Grant’s garage sale a ‘family affair’ Bud Grant sits as a small table at the top of his driveway, signing one autograph after another, 25 dollars at a time. Each visitor to his annual garage sale in Bloomington has a story, wants a picture and wants to share a memory with him.
After three days of doing that time and again – probably easily over 1,000 times over the three days – you might think the Pro Football Hall of Fame coach would be tired of it. But this is Bud Grant. He doesn’t tire easily and if he did it might show weakness. Grant, of course, never liked showing signs of weakness, whether that was patrolling the sidelines of frigid Metropolitan Stadium for the Minnesota Vikings or at the top of his driveway 30 years later.
He teases a young couple about wearing stock caps in May. They had good reason with Friday morning’s temperatures in the 40s. The next man through the autograph line is wearing a t-shirt and the Ol’ Trapper teases him, too, only this time for the short sleeves on a cold day.
“He loves doing it. He’ll be 90 years old tomorrow, but he can sit in his car and drive 13 hours to Saskatchewan in one sitting,” says Chad Ostlund, a former Vikings employee who helps with the garage sale and also coached with Bud’s son, Mike, at Eden Prairie High School for 25 years. “… It’s three days of go, go, go.”
It most certainly is.
Each of the three days plays out similarly. An hour or two before the sale officially opens, the fans line up. On Wednesday afternoon, they endured a long downpour to chill the bones. But in Grant’s disciplined world, there is no entering the sale early and no bartering to lower the prices. If you can’t afford it, don’t buy it. Someone else will.
Year after year, the items keep coming. From Grant’s basement in the house he has owned since his coaching days. From the cars of helpers. From friends of Grant that either worked for the Vikings or shared his passion for the outdoors. And plenty from the family.
“You get older, you’ve got a lot of stuff,” Grant says while taking a short timeout that he called (when he walks back outside, the line for his autograph has swelled again). “Remember, I’ve got six kids, 19 grandchildren, 10 great grandchildren and two in the hopper, and they all live within an hour of here. It’s an accumulation. It’s my garage sale and my residence, but it’s a family kind of affair.”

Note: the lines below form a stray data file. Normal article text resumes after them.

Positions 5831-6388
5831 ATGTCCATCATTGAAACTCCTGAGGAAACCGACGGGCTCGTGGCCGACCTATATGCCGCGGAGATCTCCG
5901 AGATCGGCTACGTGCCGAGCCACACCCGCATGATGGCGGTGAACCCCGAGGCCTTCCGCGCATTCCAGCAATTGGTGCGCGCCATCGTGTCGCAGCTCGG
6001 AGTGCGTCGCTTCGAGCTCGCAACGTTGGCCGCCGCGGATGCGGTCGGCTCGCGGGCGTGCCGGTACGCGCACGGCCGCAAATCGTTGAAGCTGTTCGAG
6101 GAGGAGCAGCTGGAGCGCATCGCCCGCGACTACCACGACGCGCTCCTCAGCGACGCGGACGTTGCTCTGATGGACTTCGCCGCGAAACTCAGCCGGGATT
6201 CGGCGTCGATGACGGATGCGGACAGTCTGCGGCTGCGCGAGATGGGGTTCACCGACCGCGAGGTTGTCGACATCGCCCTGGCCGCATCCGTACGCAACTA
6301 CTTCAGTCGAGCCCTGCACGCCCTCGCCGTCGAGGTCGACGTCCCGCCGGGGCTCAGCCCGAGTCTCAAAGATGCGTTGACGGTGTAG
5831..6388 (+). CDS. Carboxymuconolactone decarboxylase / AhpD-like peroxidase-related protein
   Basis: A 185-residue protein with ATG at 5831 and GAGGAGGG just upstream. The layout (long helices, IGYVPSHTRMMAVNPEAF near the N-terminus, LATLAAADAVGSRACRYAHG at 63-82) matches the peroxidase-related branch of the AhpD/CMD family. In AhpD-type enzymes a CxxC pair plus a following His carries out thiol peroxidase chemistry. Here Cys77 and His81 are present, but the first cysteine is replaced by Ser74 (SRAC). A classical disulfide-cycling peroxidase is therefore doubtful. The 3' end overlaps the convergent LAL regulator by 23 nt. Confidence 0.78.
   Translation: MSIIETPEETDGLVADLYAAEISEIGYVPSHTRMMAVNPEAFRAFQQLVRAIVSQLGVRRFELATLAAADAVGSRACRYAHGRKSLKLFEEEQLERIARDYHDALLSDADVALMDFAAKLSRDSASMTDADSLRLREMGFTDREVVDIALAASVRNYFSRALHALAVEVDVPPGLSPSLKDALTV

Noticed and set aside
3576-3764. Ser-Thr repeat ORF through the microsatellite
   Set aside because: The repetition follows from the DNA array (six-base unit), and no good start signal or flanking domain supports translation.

The items reflect that. Many are from his football days, from vintage jackets and t-shirts from the Vikings and his prior employer, the Winnipeg Blue Bombers, to hunting rifles and mounts of fish.
“When you grow older, you have that thing hanging on the wall and you look at it and you enjoy it and pretty soon you replace it with something else and you put it behind the furnace,” he said. “The garage sale is one way to do something with it. Sometimes you don’t really miss it after it’s gone.”
This year’s big draw is a bobble head of Grant holding a duck and standing next to his beloved late black lab named Boom.
He had 150 of them made in China, but even a Bud Grant bobble head has to be licensed with the NFL and those licensing issues prevented the full stock of them from arriving on time for the sale. He rationed the 50 that were air shipped throughout the three days, but they were gobbled up quickly.
“We allotted some for today and they’re gone and we were passing out numbers because people want them,” said one of his daughters, Kathy Fritz, who was working a nearby table.
Those that didn’t arrive in Minnesota before the sale were pre-ordered in Grant’s driveway and will be shipped to the buyers after they arrive and are autographed.
“Somebody else came up with the bobble head,” Bud said. “That’s a different kind of bobble head. It’s got Boom in there and I’ve got my duck in here too. If you look at the eyes, if you were to paint those you’d never get both of those looking the same way. … I think they did a great job.”